Adopt or innovate: Understanding technological responses to cap-and-trade
Past cap-and-trade programmes have tended to encourage polluters to adopt existing abatement technologies, but have generally had little effect on innovation. This paper presents new evidence that the EU Emissions Trading System (EU ETS) may have bucked this trend and encouraged innovation rather than adoption.
Key points for decision-makers
- Achieving long-term decarbonisation will require new abatement technologies. Policymakers have expressed hope that carbon markets will spur low-carbon innovation to help achieve this ambition.
- Past cap-and-trade systems (e.g. to regulate sulphur dioxide and nitrogen oxides) achieved emissions reductions mainly by encouraging firms to adopt ‘off the shelf’ technologies without significant development of new technologies.
- New evidence from British companies indicates that the EU ETS has encouraged low-carbon patenting and R&D spending rather than adoption of existing abatement technologies.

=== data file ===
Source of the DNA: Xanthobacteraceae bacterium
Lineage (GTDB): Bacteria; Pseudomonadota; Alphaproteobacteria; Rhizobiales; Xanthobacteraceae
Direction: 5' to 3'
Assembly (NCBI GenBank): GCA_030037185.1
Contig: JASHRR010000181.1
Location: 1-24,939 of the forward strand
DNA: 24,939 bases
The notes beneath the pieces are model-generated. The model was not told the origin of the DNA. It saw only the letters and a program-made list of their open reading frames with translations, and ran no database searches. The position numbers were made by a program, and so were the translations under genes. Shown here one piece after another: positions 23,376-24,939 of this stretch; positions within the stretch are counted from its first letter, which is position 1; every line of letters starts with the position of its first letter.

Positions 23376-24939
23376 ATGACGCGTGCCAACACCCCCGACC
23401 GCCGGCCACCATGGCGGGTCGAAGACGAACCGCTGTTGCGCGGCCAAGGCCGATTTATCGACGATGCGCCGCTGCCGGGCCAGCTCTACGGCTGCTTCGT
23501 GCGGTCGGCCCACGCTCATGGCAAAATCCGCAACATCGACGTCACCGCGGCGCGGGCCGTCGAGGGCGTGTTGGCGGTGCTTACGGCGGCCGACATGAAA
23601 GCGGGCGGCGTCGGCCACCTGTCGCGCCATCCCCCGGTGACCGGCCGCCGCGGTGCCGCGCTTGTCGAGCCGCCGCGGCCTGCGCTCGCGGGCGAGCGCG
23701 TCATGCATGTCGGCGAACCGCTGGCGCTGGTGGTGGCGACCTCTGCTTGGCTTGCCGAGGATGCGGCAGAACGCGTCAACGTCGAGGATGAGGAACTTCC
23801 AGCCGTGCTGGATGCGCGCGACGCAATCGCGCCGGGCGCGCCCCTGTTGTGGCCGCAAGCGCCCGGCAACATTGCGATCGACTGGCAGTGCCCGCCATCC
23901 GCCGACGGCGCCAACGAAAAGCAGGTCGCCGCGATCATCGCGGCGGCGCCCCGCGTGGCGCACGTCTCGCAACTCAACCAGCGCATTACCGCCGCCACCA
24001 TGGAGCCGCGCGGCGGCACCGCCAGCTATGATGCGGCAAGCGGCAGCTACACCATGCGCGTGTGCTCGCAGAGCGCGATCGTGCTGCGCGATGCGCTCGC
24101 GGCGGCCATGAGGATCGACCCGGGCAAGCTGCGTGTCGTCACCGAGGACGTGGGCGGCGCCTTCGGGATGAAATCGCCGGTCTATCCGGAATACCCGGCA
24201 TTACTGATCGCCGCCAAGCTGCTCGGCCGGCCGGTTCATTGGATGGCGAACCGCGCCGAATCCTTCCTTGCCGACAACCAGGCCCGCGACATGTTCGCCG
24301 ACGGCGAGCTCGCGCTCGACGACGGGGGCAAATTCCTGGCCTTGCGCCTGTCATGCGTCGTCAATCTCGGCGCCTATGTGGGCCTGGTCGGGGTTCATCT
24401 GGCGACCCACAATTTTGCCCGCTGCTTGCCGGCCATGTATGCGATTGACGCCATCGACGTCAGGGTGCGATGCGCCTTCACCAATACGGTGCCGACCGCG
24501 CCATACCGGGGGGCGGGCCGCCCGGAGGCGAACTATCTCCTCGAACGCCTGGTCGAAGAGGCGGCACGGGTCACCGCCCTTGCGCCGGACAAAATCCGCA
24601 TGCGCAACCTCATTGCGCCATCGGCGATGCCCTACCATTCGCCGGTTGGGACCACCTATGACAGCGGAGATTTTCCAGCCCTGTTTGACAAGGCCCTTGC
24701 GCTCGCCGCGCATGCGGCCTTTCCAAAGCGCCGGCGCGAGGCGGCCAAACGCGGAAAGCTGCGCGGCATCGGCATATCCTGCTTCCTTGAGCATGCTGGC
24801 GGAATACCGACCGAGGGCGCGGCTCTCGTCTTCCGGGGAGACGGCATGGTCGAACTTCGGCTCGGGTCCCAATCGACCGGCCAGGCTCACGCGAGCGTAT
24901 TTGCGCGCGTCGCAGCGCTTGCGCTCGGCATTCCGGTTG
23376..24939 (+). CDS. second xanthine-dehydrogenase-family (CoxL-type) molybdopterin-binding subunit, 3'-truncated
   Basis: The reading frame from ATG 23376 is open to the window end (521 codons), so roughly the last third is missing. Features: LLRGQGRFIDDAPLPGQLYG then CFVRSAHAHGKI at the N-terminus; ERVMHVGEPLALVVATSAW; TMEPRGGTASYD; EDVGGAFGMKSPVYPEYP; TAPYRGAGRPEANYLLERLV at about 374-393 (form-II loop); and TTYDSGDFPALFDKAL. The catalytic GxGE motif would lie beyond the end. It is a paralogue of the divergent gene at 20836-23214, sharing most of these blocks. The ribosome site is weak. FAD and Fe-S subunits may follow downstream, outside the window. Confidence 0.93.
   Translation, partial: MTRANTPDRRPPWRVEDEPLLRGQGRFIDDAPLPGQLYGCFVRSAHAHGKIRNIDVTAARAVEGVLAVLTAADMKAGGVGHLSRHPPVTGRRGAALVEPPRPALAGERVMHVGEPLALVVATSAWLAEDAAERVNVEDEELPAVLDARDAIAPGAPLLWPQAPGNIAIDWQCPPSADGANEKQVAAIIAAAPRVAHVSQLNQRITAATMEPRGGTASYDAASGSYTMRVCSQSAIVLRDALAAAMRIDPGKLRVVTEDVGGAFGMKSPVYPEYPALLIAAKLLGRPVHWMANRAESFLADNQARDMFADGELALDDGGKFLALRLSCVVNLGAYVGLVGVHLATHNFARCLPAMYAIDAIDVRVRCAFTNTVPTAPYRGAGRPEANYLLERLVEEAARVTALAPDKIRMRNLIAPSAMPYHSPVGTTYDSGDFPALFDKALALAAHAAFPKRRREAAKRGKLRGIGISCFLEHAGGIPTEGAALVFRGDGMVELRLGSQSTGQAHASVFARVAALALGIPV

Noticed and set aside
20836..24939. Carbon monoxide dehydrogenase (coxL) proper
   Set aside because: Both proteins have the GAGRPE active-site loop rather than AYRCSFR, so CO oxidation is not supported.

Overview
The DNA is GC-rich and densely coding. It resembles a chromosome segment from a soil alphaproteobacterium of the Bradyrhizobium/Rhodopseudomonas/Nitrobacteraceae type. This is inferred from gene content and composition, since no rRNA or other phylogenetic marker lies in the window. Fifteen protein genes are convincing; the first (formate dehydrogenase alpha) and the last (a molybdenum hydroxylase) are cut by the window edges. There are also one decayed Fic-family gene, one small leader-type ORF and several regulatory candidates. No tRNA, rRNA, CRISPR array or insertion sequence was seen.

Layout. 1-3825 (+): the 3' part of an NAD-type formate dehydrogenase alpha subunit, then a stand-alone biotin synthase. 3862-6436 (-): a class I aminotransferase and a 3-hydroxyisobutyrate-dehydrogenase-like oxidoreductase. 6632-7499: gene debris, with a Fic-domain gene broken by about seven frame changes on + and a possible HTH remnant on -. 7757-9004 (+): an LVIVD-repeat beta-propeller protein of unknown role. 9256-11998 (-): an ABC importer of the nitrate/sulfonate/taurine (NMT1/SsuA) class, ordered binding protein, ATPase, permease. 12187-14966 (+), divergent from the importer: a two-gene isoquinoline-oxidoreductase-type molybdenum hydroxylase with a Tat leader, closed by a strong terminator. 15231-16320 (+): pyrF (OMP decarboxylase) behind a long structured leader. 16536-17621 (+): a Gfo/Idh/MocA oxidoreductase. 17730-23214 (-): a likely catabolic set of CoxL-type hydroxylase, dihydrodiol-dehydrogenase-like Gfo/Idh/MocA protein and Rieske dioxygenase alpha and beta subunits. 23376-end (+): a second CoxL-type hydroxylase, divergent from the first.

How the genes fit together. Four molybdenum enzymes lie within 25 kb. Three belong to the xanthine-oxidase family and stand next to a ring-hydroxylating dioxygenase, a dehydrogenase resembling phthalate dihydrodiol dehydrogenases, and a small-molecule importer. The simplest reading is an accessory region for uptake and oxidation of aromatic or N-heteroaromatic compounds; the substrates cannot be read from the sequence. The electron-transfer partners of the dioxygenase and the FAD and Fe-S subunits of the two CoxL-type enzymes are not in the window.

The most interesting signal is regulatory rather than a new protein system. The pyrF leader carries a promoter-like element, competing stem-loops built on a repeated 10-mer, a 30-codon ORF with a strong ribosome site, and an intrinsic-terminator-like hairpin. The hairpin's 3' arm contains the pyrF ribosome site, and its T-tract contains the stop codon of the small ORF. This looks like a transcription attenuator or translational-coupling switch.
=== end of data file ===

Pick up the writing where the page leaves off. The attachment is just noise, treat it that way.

- Past cap-and-trade programmes were implemented against a backdrop of relatively mature pollution control technologies. In these circumstances new technologies have less chance of creating major savings for firms. Therefore adopting existing technologies to make savings in compliance costs could be more attractive to firms.
- The same technological pre-conditions did not exist in the EU ETS, or in carbon markets more generally. The greater distance between current technologies and those needed to achieve long-term decarbonisation makes it less attractive for firms to adopt ‘off the shelf’ technologies that may become obsolete soon. Instead firms may invest in and develop new low-carbon technologies that will reduce abatement costs more dramatically.
ISSN 2515-5717 (Online) – Grantham Research Institute Working Paper series
ISSN 2515-5709 (Online) – CCCEP Working Paper series